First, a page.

In an article for the Harvard Business Review (HBR), a researcher and an analyst discuss why people are so willing to trust algorithms (as elements of AI) in some situations and so not willing in others.
For example, few would harbor deep mistrust of the algorithms Amazon uses to suggest products, or even the use of auto-pilot on airplanes. However, as we know, such automation is questioned when it comes to self-driving vehicles.
The reason is selective trust in algorithms. We depend on algorithms more than ever, even for decisions historically made by human experts (such as financial investments), yet trust them at varying levels.
Part of what determines the trust variation is the subjectivity/objectivity of the outcome. Confidence is high in algorithms that determine verifiable, objective things like a person’s weight or what movies will be top at the box office. Humans are more trusted in subjective situations, and perhaps driving is considered a subjective, and personal, task. Humans also retain trust more than algorithms when the two make the same mistake.
A glimmer of hope for advertisers of automonous vehicles is that people with higher numerical literacy are more trusting of self-driving and AI-using vehicles than the general population. One successful tactic might be targeting your ads to people who are comfortable with math and science and, presumably, technology.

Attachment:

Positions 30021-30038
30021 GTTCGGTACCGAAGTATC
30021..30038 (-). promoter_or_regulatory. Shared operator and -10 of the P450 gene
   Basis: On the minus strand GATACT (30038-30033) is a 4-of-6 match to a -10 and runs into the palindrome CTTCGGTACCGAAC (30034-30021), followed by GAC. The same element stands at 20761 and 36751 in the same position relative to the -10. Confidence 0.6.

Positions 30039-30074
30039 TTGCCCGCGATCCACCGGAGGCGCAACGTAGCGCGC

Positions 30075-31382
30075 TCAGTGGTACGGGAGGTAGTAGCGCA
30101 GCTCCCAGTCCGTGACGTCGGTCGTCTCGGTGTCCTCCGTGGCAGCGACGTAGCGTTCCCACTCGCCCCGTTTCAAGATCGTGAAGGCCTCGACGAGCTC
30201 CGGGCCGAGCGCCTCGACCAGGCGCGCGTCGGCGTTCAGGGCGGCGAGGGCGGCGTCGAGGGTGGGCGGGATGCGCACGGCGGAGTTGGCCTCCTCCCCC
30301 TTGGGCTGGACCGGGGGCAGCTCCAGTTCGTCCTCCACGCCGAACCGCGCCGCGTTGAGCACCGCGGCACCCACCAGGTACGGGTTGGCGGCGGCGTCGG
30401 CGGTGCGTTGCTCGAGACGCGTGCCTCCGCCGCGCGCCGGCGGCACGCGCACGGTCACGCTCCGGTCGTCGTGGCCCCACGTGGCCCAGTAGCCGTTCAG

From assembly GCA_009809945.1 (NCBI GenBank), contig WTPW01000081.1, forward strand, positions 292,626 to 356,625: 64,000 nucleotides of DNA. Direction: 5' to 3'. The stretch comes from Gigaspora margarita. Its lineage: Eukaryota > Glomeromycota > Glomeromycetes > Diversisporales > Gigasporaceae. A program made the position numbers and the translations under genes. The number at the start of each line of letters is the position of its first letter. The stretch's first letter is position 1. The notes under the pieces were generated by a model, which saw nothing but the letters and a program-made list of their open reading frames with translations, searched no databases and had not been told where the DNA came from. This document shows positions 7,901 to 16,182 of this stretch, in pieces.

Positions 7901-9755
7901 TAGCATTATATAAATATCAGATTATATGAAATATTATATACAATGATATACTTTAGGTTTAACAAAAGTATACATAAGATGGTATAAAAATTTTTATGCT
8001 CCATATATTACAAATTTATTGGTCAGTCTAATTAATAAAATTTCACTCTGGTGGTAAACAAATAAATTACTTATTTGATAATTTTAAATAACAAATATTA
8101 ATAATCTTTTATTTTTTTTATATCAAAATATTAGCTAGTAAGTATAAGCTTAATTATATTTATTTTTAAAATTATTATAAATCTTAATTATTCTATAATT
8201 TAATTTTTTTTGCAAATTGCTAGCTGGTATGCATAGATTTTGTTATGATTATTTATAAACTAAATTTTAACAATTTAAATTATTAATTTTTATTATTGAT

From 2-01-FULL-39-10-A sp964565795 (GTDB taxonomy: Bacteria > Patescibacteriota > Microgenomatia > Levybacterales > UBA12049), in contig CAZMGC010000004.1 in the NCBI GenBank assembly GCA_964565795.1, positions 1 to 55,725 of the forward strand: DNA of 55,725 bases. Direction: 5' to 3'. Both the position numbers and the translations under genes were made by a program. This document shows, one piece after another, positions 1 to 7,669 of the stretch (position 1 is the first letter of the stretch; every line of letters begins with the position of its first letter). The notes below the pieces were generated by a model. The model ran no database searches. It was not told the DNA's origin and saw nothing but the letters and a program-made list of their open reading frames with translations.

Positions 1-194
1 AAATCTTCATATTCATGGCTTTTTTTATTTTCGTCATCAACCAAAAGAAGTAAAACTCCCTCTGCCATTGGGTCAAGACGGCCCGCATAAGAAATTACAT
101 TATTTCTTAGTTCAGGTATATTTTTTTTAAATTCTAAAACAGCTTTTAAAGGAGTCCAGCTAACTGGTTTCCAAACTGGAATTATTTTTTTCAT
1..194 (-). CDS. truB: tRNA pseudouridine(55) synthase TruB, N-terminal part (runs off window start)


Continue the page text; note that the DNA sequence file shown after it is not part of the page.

The article finishes by reminding us that good technology alone isn’t enough to spur the necessary interest in products featuring artificial intelligence. AI must be introduced in ways that foster trust in potential users.
Helping Consumers Trust AI in Your Advertising
In a separate article, Harvard Business Review shares ideas on how to help consumers trust AI in products like vehicles and medical equipment – spaces where trust is essential for the success of the product.
According to the HBR piece, to better understand the level of trust consumers have in AI, we must consider trust in two dimensions:
- Trust in technology
- Trust in technology innovators
In the case of autonomous vehicles, trust is more easily destroyed than created, especially as the potential outcomes are matters of life and death. For consumers to maintain trust while giving complete control to a machine, that machine must offer predictability and dependability and appeal to faith:
- Predictability comes when the product performs as expected.
- Dependability happens when there’s understanding of the underlying logic and process of the technology.
- Faith refers to the product’s purpose – faith in the designer’s intentions.
For advertisers, it’s about establishing trust in self-driving vehicles and the AI involved by communicating the benefits of the products while concentrating on the three factors above. These efforts will make consumers more likely to adopt the technology.
It might be an uphill battle at the moment, but when advertisers focus on the good aspects of AI in vehicles, their technology can become one that consumers feel confident using, even at top speeds.